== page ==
No Yeast

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Oct 7, 2009
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I have to make this question because it is bothering me.

There is this old man near who's been doing grape wine for 10 or 20 years.

And since I am completely an amator I try to talk and ask him about a lot of things. And when I told him about using yeast and sugar for grape wine, he totally dismissed this idea. Grape itself, he told me, got yeast so you don't have to add other yeast. Am I missing something here or what?
Because in every receipt I read on line, yeast is always present.

Thank you
That's how they used to do it waaay back when...

Crushed grapes will ferment into wine on there own, but using a cultured wine yeast will give you a more consistent result then just relying on the natural yeast present on the grape skins.

He is right of course.
People have been doing it like that for eons.

This guy has experience which you might lack.
So if you are able to follow him and stay with him in every step. you actually might learn something good.......
There are commercial winemakers (even in France) that still use the old practices.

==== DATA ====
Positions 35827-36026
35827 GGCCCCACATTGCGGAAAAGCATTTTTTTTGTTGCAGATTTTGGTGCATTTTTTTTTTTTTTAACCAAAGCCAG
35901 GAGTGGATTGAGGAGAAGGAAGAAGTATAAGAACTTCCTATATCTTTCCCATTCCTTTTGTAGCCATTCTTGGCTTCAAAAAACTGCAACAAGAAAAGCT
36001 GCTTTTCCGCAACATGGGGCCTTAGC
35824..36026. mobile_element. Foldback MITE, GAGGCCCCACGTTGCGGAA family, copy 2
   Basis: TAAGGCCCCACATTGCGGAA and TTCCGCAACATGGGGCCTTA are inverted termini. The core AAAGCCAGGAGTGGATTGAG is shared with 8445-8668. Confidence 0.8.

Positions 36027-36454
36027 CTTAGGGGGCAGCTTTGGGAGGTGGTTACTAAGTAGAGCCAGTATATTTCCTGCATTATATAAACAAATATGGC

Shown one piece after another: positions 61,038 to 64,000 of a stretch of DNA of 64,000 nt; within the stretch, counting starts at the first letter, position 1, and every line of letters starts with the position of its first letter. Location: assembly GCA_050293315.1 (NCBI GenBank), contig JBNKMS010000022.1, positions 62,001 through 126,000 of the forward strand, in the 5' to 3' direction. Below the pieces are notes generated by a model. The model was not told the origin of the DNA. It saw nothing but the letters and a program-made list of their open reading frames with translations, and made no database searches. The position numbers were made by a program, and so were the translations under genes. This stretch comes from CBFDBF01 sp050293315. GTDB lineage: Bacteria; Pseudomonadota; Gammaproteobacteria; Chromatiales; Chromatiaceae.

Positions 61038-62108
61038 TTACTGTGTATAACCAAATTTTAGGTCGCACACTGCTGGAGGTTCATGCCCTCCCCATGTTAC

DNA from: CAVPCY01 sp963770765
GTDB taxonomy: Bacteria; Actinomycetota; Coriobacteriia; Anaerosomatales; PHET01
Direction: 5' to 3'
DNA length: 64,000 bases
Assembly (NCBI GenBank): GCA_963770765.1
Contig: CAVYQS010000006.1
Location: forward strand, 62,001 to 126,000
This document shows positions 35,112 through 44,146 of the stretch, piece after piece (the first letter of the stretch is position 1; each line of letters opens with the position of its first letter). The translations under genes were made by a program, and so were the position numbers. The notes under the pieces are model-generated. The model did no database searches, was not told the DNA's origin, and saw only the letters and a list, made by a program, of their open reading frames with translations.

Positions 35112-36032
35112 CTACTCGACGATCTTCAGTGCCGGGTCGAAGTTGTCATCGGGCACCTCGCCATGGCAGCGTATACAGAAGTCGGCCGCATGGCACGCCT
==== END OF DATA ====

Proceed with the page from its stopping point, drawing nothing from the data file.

When you however are not capable in having him lead you by every step or you are not willing to take a risk then.......

There is a chance that not-so-good yeast take
over fermentation. Then you will be stuck with a low alcohol-high-sugar wine. Or even a spoiled batch.

I tried to do this with my plums and fruit-flies got to them first
and my wine turned into vinegar.

I had a complete batch of dandelion must (30 liter) spoiling because
I thought I would try to make a batch without adding sulphite.
The smell through my whole house was awfull.....

However this is just a hobby. You're income is not dependend
on it. So trying, testing and learning is a great part of the fun.
Things MAY go wrong for me. I learn all the time.

Try some of his wines and if you like them follow his advise.
I'll bet some of his wines turn out very good !!!!
I for myself would love to have such an old 'pro' around and
do some batches together with him.

I wouldnt do the natural yeast as its very susceptible to not finishing a fermentation or getting off flavors. Most wineries that use natural yeasts have been using this land for 100's of years and have been dumping their pomace on the land when they were done with it and after many many many years of doing this you actually make the land predominant to a particular yeast strain which is acclimated to higher abv tolerances. As far as sugar goes hes right with most grapes as they are naturally perfectly balanced with sugar, acid, and ph. Others like Muscadine, Scuppernong, and Concord are very high in acids and require diluting with water which can lower the sugar also so requires adding sugar to get the abv back up.
well, thank you all very much.
Now I see.

That old man I was talking say something very funny about wine making:
"The most important part in winemakig processe
is the choosing of grapes. The rest is routine."
I don't think I will ever become a professionist
but anyway I enjoy very much making wine.

Thanks again

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